An Interview with Out of the Grey
- Matthew Turner Music and Entertainment Editor
- 2001 18 Sep
Crosswalk.com Entertainment Channel Editor Matt Turner recently interviewed Scott and Cristine Dente of Out of the Grey.
Matt: How are you guys feeling about your new record label?
Scott: We're feeling grateful, Matt.
Christine: Very grateful.
Scott: That's the overwhelming ... it's funny, at GMA this year, just finishing the record and going back to Gospel Music Association Week, with a sense of, what's it going to be like? There's always a little bit of trepidation going there anyway. It's so cool how everybody was, people that we've met over the years were, seemed, honestly glad to see us again, and it was a great feeling. And so the feeling that really kept rising to the surface was just gratitude that we ended up in Rocketown [Records], a singer/songwriter-based label.
Christine: They are so real, the people there. It's not so large that you feel like you're lost in the vortex of the corporation. You know everybody.
Matt: You act like you have a sense of freedom.
Christine: I think that definitely is what the record came from, from that real sense of, just, I don't feel the pressure to write a single. There was no pressure, nobody ever said, "write a radio single." We've been in this long enough that we do know you do have to have some songs that are appealing in that way.
Matt: The last couple of albums, See Inside, and now this one, they are more theologically based, meaning you are drawing from a certain way of thinking. Christine: I think you're right. Scott: Maybe our pastor's finally getting through to us.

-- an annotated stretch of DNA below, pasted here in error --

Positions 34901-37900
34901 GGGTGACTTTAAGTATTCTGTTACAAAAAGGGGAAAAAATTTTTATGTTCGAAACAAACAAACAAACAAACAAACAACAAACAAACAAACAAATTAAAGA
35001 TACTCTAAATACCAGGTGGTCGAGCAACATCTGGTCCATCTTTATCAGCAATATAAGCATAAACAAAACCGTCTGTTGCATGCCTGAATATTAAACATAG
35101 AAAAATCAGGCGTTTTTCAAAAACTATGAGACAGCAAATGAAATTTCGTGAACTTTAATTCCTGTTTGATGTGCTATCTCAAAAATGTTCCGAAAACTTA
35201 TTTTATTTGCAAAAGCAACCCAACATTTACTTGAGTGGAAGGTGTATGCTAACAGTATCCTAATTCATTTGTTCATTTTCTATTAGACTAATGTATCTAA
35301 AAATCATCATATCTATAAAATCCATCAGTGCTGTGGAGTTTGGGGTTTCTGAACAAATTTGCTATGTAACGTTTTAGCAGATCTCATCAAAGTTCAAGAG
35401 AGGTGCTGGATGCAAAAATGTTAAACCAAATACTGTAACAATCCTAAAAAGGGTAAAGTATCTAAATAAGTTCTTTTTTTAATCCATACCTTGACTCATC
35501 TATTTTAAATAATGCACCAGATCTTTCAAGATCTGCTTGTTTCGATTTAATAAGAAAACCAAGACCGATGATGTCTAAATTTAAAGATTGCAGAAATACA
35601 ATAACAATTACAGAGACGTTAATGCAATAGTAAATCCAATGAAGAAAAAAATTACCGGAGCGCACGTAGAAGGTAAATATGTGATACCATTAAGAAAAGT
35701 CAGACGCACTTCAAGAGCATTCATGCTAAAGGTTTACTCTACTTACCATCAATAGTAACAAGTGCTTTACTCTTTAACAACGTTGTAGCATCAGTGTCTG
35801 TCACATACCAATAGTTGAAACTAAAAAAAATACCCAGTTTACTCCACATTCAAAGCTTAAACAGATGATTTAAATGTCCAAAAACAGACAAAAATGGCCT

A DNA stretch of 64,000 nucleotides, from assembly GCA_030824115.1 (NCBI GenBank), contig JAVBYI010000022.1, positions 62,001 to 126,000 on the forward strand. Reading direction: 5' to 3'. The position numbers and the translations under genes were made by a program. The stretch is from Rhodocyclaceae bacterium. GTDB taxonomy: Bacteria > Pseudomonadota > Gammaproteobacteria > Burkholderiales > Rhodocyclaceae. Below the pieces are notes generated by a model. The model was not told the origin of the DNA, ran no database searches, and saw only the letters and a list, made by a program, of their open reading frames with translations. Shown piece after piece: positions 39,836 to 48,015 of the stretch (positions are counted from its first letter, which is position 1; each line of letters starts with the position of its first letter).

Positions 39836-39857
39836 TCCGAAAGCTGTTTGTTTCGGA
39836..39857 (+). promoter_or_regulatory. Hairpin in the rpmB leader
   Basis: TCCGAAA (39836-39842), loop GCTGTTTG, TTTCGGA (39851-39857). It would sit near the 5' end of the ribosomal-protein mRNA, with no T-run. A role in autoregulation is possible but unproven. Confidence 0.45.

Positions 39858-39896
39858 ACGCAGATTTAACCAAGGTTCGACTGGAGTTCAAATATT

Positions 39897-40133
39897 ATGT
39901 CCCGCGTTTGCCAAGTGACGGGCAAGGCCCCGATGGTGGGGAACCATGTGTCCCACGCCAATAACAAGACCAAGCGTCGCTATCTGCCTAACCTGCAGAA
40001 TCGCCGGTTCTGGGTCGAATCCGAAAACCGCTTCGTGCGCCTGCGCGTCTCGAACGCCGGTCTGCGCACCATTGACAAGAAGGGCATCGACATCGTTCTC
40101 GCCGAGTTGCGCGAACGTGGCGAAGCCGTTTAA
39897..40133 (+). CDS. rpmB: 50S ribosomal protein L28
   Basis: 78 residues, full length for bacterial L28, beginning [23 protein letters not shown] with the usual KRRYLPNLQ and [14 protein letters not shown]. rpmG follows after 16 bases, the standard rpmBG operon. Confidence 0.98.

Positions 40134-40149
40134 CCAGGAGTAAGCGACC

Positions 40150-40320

Matt: I'm seeing a sense of really identifying with your theology, what it is that you believe. Could you talk a little about that process, and is it just something natural that happens, or is it something that is forced?
Christine: Well, what happens to me when I write, Matthew, is that I read so much about what is going on in the world, and I'm constantly trying to see how my worldview fits with what I know about the world. I think all Christians do that to some extent, but if we are truly reflective about life, we constantly have to shift something. We have to shift our theology to make it work or we have to shift our worldview to make it fit into our theology. So I feel like our songs reflect that struggle of trying to make sense of what we believe, what we see, and how does it all mesh together.
Scott: I don't ever think it is an out-and-out thing; doggonnit, I'm gonna get five points of Calvinism in this song ...
Matt: My favorite song on the album has become I Want Everything, I mean, it's almost, it's almost worshipful, in a sense.
Matt: I know the book The Sacred Romance played a part ...